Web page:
On the very next cast, I had a quick hit from an eight inch rainbow that just as quickly released itself. That was enough, however, to convince me to try another five minutes of casts. In fact, it only took about three more casts before the indicator dove convincingly yet again. This time, I could tell there was some heft to the fish. In fact, it didn't want to move where I wanted it to at all!

Babying the 6x tippet, I took plenty of time fighting this beautiful brown trout. Every time I thought it was about whipped, it surged back into the depths. Finally, after a couple of downstream runs that prompted me to follow, I got it close and with the head up, quickly scooped with my net. 

Large Great Smoky Mountains National Park brown trout


This was probably one of the larger brown trout I will catch this year in the Smokies, possibly even the largest. I've had plenty of years where this would be my best Great Smoky Mountain brown trout. Not bad for fifteen minutes or so of fishing and just about as much time fiddling with my rigging. Sometimes you just need more weight. I shouldn't be surprised anymore, but for some reason this lesson always gets me. Anyway, next time you aren't finding success with nymphs, try adding some weight. You just might be surprised...

Sunday, March 14, 2021

A Quick Getaway

Fishing trips are few and far between these days, at least the kind where I get to hold the fly rod and do the catching. One amazing perk of life as a fly fishing guide is getting to be on the water every day. However, your own personal fishing time usually suffers. This year, I'll fish even less than usual since we have a little one on the way. Last week, I enjoyed what will probably be the last overnight fishing trip until fall at the earliest. It was a much needed getaway to get me excited about the guide season that is now in full swing.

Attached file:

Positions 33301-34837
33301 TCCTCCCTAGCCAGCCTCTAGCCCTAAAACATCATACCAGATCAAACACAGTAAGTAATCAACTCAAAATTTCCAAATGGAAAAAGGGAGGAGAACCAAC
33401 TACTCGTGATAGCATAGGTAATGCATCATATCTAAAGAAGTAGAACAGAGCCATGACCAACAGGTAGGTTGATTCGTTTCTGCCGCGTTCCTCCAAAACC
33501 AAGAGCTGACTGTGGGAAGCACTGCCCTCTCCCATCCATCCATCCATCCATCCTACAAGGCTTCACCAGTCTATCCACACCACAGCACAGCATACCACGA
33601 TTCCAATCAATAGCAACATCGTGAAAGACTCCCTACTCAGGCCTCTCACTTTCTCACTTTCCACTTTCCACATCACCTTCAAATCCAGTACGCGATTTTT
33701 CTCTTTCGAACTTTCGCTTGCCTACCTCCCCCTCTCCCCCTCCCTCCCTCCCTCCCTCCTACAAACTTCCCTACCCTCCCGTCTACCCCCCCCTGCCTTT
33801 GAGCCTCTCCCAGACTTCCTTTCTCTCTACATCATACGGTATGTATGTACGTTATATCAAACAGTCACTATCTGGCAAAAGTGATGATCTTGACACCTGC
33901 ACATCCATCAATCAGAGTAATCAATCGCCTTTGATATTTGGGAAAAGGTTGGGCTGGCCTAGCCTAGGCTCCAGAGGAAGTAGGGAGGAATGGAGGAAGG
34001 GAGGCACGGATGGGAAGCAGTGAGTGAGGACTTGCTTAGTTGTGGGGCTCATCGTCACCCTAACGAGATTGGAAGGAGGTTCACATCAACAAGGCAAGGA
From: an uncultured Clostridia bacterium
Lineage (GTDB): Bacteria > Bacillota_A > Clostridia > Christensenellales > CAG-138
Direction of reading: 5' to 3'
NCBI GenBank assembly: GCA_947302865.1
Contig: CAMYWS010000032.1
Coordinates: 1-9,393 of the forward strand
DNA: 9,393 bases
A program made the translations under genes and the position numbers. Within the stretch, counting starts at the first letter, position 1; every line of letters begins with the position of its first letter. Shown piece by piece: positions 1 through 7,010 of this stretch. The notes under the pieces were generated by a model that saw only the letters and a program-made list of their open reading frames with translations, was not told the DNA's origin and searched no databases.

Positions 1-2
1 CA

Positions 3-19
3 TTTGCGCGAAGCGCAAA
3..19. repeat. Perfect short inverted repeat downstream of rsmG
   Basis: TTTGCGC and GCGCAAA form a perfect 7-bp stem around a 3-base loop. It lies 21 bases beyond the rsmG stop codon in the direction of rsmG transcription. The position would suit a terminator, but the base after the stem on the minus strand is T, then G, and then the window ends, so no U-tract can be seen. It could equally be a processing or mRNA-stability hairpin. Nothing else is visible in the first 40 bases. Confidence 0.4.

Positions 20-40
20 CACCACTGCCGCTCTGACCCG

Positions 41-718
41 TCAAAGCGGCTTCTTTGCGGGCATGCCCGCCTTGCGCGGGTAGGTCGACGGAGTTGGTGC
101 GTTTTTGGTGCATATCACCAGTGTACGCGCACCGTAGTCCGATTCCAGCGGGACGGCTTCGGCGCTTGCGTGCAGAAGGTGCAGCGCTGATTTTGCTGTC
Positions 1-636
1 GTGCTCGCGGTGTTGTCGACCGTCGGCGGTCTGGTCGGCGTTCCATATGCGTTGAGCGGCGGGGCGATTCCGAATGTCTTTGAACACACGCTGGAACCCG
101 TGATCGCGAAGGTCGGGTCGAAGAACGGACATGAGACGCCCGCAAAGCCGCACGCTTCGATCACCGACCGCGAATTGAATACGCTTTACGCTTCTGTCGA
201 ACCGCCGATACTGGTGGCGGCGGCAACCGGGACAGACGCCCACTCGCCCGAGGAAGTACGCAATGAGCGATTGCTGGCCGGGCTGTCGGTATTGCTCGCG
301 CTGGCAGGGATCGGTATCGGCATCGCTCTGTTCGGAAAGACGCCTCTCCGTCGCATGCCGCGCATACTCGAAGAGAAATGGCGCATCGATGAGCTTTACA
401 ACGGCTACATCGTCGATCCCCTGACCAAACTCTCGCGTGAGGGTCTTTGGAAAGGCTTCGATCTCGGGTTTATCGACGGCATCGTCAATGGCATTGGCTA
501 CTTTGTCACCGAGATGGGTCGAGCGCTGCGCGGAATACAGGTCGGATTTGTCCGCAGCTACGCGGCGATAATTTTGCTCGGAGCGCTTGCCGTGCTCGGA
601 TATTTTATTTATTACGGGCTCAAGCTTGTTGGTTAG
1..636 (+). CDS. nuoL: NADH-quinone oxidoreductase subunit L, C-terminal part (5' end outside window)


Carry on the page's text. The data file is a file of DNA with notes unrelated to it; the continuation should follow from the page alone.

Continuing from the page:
Spring Hatches

The first hatches of spring have commenced. Quill gordon and blue quill mayflies are hatching well most days and provided excellent dry fly fishing on the Oconaluftee River. On the first day, in particular, my friend and fellow guide Pat Tully and I took our time seeking out risers in the afternoon. The hatch was a bit slow to get started with very cool overnight temperatures. Once it started though, we found rising trout the rest of the day until quitting for the evening. 

Blue quills have the edge in numbers, but where quill gordon mayflies hatch in enough numbers, the trout get excited about them. That said, we caught a lot more rising trout that we targeted with smaller patterns instead of larger. In addition to the mayflies, we are seeing good numbers of early brown stoneflies, little black stoneflies, and little black caddis. Midges hatch prolifically every day as well.

Fishing the Oconaluftee

I enjoyed this river all three days, but really focused on it the first and last day of my trip. The surprising part of the trip was how poorly certain sections fished. That is typical of early season fishing, however, and probably has a lot to do with the fact that the wild rainbows are largely busy spawning right now. Thankfully, the brown trout were looking up by afternoon every day and we caught enough to keep busy. Here are a couple of pictures from my time on the Oconaluftee. 



Fishing Noland Creek

One thing I have become much more intentional about the last few years is trying new and different things. That is how I stay interested and enjoy fly fishing even while my career means I'm on the water every day. This has been a huge benefit to me over the last few years. I've got to explore more and further, and fishing new water is always a blast. 

On this trip, I was debating fishing Deep Creek which is a long time personal favorite. When it came time to head over there, I even stopped by the parking area at the trailhead. However, I decided to continue my policy of trying new places to fish at least once per trip. This led me on a short drive down the Road to Nowhere to fish Noland Creek.